December 19: Rains in Argentina Weigh on Soybean Prices Again

Up in New York, stock traders are popping champagne bottles over the tax reform vote in Congress. Here in Chicago, bearish factors have us drinking water out of a fire hose, particularly for anyone following soybean prices.

The House of Representatives approved the largest tax overhaul in the last 30 years on Tuesday. It will now move to the Senate, where a narrow vote is expected, but the bill will still likely pass.

Meanwhile, here in Chicago, it was a dull day in the wheat and corn markets. Headlines and first position in our recap go to soybean markets, which received even more bearish news from Argentina.

Here is your daily recap from the Chicago Board of Trade.

Soybean Prices Slide Again

Another day, another downturn in soybean prices.

I know I’m not supposed to talk too much about the weather, but what can do you when Argentina’s forecasts are singlehandedly knocking any optimism out of the markets?

The Janauary 2018 contract fell to levels we haven’t seen in a very long time. The contract fell 5.5 cents and closed the day at $9.56 per bushel. The March contract dipped 5.5 cents and closed a tick below $9.57.

Weather reports out of Argentina and Brazil show that a much-needed drink are hitting the areas affected by dry conditions. In addition, it didn’t help price after new reports indicated that Brazilian production is looking better than initial estimates.

There wasn’t too much bullish news in the industry. The USDA did announce the sale of 5.3 million bushels to destinations unknown. But that delivery isn’t set until the 2018/19 marketing year.

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Cold Weather and Wheat Prices

In Chicago and Minneapolis, we saw wheat prices dip slightly. The March SRW price fell by a penny to hit $4.195. The May 2018 contract dipped 0.75 cents to close the day just under $4.33.

At MGEX, the spring wheat contract for March and May dipped by a penny. The March contract closed at $6.1825, while the May contract ended the day at $6.2625.

Gains were made in Kansas City. The March 2018 contract added 0.75 to close at $4.20. The May contract added 1.25 to close at $4.33.

Markets were reacting to the cold snap set to hit the central plains next weekend. The question that everyone is asking is tied to the amount of snow that farmers can expect.

Following all of the bearish news that has hammered the wheat complex over the last few months, we have to wonder if the worst is over for wheat prices. Last week’s WASDE report was largely responsible for the contract lows we’ve witnessed, but managed money doesn’t seem to be offering any reason to show optimism.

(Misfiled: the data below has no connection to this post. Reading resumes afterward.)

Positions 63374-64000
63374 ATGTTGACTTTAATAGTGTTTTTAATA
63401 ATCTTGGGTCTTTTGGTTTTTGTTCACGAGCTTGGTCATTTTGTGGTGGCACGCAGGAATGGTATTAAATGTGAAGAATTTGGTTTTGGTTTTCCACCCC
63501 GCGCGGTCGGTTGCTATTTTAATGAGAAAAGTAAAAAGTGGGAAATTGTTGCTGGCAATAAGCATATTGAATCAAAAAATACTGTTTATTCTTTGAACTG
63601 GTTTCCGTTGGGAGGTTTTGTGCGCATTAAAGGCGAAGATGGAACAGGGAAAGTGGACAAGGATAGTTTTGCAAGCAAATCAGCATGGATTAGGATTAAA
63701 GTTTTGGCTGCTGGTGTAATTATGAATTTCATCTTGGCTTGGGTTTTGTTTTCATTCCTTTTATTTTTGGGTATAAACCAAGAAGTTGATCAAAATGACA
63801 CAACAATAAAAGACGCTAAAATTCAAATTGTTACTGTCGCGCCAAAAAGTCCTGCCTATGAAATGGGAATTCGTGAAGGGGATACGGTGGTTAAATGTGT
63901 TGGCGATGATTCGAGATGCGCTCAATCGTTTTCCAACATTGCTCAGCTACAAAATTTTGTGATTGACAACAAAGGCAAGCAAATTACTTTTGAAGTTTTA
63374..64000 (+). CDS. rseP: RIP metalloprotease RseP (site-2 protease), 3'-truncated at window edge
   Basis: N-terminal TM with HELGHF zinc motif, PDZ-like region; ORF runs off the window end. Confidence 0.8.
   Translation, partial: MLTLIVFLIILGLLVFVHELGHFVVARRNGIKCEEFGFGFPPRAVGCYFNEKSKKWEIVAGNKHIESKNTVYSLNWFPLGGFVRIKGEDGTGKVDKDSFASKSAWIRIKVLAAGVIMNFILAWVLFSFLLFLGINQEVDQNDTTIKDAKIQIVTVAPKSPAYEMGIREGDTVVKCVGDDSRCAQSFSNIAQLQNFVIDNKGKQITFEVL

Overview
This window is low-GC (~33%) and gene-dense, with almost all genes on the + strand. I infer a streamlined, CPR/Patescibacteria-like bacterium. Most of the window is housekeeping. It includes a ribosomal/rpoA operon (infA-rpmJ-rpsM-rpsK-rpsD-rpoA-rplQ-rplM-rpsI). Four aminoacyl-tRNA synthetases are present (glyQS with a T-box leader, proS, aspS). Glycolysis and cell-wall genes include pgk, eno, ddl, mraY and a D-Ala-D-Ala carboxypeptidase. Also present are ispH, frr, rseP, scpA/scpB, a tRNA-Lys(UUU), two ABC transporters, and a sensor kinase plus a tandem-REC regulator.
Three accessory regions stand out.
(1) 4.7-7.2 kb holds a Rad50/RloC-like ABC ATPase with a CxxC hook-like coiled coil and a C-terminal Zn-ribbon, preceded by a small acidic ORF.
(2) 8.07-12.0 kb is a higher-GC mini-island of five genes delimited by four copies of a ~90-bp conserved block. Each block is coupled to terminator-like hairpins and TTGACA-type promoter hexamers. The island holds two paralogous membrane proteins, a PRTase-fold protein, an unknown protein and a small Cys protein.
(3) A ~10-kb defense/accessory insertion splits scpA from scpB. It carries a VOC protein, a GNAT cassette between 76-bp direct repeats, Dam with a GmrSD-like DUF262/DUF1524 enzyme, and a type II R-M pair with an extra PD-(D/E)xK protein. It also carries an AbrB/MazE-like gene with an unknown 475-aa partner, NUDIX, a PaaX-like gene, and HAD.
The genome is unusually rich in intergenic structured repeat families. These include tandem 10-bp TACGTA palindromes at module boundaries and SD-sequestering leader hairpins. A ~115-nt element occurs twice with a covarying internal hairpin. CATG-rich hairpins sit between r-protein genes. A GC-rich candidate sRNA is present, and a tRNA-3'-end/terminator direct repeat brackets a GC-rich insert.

As I’ve noted over at GrainCents, with wheat acreage at 100-year lows, the focus moving forward is on quality and not quantity. If you’re sitting on wheat right now, you should get your grain tested and post a block on the FarmLead marketplace. If the market becomes tighter, you will have the ability to set your price and negotiate with many hungry buyers (pun intended).

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Corn Prices Show Small Gains

Finally, corn prices showed some small gains Tuesday.

The March 2018 contract added 0.5 cents, while the May contract matched those returns. The March 2018 contract is sitting at $3.475, while cash prices in Chicago added 2 cents to close at $3.37.

There wasn’t much news on the U.S. front today. We did hear that China’s top corn producing province has slashed its corn acreage by 2.4 million acres. Simply put, the nation is awash in grain and more production won’t help their inventory problems.

Meanwhile, Brazil has been producing ethanol at a breakneck pace. Today production hit 7.14 billion gallons last month. That’s a big leap from the 6.89 billion produced just two months ago.

 

About the Author
Garrett Baldwin

Garrett Baldwin is a content strategist and editor at FarmLead. He covers the global grain markets and public policy issues related to the agricultural industry. He is a graduate of the Medill School of Journalism at Northwestern University. He also holds a Master’s Degree in Economic Policy from The Johns Hopkins University, an MS in Agricultural Economics from Purdue University, and an MBA in Finance from Indiana University.

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